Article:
The development of automated space heating equipment and systems, in the early years of the 20th century, was dependent above all on coming to understanding the principles of automation and regulation — making things work on demand without the touch of human hand.

The safe and efficient combustion of wood, coal, oil, and gas, in automated heating equipment with a conventional chimney, requires an automated draft regulating device. Some mechanism is needed to stabilize and limit the amount air being used for combustion. Conventional chimneys are subject to widely fluctuating draft conditions. Chimney draft is simply the amount of air that is being sucked up the chimney, as a result of natural forces.

The automated draft regulator is a simple, ingenious device that operates on a bypass principle. It limits the over-the-fire draft using the natural motive forces created by moving air currents and gravity. The unwelcome air is automatically bypassed and sucked up the chimney The draft regulator is mounted on the smoke pipe connecting the stove, furnace, or boiler to the chimney. An adjustable, delicately hinged damper blade, with adjustable counter weights, is set to open automatically in order to limit the volume of air passing over the fire, beyond what was required for safe, clean combustion.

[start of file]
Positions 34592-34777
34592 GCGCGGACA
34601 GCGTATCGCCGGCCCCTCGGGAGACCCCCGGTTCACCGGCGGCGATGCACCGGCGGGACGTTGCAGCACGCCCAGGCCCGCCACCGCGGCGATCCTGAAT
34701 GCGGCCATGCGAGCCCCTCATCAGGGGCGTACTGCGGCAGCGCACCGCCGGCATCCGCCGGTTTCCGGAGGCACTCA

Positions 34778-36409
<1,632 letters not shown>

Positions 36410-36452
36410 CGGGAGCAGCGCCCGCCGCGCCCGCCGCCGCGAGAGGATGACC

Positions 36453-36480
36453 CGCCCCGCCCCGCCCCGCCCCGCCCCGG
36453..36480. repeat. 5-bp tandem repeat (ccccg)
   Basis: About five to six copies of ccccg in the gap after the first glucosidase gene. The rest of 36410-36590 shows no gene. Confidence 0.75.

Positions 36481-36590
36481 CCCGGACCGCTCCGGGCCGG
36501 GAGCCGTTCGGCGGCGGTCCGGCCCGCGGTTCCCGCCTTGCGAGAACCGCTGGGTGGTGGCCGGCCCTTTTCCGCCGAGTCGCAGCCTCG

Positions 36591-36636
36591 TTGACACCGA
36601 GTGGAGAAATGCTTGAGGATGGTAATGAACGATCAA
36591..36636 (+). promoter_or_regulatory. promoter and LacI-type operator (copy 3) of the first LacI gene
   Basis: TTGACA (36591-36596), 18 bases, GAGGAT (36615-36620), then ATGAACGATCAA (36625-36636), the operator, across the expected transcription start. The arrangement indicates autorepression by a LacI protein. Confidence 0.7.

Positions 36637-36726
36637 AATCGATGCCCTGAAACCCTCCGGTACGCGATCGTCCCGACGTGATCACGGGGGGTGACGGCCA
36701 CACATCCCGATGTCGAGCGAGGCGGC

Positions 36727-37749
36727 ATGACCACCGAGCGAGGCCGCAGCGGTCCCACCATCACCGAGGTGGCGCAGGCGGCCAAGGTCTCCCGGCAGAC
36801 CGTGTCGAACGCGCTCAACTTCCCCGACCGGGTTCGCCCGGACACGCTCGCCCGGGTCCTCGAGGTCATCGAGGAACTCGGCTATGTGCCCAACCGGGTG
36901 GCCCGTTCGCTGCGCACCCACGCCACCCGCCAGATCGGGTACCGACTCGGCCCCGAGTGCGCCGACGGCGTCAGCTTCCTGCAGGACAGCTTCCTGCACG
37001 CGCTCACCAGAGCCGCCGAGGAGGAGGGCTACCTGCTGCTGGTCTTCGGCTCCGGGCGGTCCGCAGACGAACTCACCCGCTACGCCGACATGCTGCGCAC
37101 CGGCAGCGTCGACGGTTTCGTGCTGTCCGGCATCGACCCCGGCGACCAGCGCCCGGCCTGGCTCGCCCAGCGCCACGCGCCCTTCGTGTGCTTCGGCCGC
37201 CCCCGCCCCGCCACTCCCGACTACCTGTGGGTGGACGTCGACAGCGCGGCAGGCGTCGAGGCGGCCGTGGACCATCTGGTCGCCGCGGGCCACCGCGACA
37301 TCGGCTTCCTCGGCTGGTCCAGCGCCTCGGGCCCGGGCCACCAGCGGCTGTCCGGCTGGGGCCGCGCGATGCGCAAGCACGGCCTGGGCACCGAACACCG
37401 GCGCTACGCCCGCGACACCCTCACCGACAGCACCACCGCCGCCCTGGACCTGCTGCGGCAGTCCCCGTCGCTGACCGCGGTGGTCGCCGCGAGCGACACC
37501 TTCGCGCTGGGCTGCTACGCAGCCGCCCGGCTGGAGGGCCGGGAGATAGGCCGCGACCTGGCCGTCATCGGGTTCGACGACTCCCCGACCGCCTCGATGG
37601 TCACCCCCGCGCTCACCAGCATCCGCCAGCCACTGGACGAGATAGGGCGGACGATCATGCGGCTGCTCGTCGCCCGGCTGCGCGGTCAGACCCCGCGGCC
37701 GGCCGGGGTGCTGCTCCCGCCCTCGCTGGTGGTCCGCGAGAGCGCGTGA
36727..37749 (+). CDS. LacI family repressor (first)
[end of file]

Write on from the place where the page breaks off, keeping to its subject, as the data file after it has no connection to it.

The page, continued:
This deluxe draft diverter by Draft-O-Stat, fabricated with cast-iron frame and black metal boot, is decorated in handsome red wrinkled finish. It represented the best engineering practice of the late pre–Second World War period. Like much automated heating equipment of the time, it was solidly built and beautifully finished to appeal to the high-end market of the period — the only market that existed in a period of economic depression and hard times.

Yet devices of this nature would soon become familiar fixtures in Canadian homes. They would be heard opening and closing, often with a familiar, friendly, and reassuring bump — signaling that the heat was on, and all was right with the automated home heating system, out of sight and largely out of mind.